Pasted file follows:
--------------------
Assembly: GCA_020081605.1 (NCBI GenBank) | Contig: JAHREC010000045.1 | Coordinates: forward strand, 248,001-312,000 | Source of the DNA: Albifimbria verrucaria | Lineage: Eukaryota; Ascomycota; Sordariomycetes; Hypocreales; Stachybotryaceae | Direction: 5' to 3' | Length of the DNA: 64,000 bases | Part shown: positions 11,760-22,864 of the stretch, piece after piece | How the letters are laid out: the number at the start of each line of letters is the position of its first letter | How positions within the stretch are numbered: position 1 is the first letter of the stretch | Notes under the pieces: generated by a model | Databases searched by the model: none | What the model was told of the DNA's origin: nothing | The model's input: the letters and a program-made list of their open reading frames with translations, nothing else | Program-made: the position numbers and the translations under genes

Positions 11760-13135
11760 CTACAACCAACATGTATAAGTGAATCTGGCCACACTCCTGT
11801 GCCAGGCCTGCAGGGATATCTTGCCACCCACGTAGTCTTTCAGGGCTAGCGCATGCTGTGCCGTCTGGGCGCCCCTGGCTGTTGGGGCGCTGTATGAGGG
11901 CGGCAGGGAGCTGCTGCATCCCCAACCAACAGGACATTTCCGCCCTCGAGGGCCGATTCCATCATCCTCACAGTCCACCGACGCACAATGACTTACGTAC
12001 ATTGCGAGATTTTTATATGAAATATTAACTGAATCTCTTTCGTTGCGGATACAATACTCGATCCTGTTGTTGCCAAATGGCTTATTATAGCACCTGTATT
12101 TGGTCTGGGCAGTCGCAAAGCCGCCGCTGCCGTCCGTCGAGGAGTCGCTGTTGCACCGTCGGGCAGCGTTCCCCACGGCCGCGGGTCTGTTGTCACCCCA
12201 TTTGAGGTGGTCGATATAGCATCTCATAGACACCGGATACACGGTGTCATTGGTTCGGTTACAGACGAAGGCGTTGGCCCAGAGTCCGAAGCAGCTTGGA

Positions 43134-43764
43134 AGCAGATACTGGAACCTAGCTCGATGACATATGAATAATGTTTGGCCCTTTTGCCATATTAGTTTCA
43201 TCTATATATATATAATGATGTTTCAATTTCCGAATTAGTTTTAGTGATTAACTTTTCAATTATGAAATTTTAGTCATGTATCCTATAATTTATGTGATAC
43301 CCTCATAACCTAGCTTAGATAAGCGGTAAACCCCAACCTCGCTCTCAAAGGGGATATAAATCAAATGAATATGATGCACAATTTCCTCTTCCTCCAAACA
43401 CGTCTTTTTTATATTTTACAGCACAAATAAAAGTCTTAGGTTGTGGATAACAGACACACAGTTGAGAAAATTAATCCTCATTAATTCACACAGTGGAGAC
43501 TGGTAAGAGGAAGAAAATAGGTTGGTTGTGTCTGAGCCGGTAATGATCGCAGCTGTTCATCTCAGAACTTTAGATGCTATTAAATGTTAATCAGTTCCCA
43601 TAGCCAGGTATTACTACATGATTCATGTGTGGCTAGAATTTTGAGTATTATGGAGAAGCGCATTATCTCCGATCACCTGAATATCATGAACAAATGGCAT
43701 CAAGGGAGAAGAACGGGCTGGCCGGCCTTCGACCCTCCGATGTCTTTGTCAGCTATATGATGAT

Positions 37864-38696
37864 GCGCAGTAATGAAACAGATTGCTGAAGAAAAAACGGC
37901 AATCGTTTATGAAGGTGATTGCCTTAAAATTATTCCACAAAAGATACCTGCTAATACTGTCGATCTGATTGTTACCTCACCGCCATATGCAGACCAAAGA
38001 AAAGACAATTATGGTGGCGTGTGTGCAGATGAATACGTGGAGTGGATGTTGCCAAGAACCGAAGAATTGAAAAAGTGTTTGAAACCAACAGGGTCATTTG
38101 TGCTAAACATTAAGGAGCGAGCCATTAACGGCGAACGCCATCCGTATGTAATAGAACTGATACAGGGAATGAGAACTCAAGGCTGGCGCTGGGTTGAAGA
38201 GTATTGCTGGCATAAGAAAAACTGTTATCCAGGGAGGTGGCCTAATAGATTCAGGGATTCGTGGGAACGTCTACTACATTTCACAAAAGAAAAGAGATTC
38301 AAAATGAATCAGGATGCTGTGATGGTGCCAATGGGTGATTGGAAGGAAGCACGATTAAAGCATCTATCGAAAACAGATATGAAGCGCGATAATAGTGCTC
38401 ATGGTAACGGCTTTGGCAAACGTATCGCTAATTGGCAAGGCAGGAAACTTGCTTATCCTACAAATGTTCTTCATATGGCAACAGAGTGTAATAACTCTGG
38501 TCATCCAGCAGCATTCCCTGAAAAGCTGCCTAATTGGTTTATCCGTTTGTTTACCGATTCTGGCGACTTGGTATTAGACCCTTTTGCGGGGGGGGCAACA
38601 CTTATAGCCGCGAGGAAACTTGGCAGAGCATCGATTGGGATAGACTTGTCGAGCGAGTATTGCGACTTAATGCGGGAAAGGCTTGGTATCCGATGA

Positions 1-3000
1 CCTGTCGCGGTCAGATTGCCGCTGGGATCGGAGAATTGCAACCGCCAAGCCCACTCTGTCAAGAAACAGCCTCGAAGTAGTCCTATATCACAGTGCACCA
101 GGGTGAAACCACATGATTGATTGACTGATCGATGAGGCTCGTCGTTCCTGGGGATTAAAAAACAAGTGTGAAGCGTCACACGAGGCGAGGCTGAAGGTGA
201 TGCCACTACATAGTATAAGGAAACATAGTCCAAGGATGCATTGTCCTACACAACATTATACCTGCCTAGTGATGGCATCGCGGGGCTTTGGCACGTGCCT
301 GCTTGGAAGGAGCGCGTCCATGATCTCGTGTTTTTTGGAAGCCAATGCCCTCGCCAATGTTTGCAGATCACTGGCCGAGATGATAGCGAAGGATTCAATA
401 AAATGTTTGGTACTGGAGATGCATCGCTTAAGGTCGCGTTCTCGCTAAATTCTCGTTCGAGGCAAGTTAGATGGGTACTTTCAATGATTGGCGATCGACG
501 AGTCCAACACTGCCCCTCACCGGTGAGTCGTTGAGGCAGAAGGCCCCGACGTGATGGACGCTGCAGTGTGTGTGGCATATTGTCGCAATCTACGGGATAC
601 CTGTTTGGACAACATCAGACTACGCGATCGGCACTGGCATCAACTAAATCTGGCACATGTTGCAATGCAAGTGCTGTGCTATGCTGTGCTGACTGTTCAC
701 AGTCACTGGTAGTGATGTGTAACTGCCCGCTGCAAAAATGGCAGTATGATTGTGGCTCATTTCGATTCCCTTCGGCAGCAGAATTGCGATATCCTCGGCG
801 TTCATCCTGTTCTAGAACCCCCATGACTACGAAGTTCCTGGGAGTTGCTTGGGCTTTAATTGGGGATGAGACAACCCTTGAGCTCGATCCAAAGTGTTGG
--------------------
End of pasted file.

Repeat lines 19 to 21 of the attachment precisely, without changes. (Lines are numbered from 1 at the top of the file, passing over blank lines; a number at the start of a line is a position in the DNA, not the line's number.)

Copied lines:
37901 AATCGTTTATGAAGGTGATTGCCTTAAAATTATTCCACAAAAGATACCTGCTAATACTGTCGATCTGATTGTTACCTCACCGCCATATGCAGACCAAAGA
38001 AAAGACAATTATGGTGGCGTGTGTGCAGATGAATACGTGGAGTGGATGTTGCCAAGAACCGAAGAATTGAAAAAGTGTTTGAAACCAACAGGGTCATTTG
38101 TGCTAAACATTAAGGAGCGAGCCATTAACGGCGAACGCCATCCGTATGTAATAGAACTGATACAGGGAATGAGAACTCAAGGCTGGCGCTGGGTTGAAGA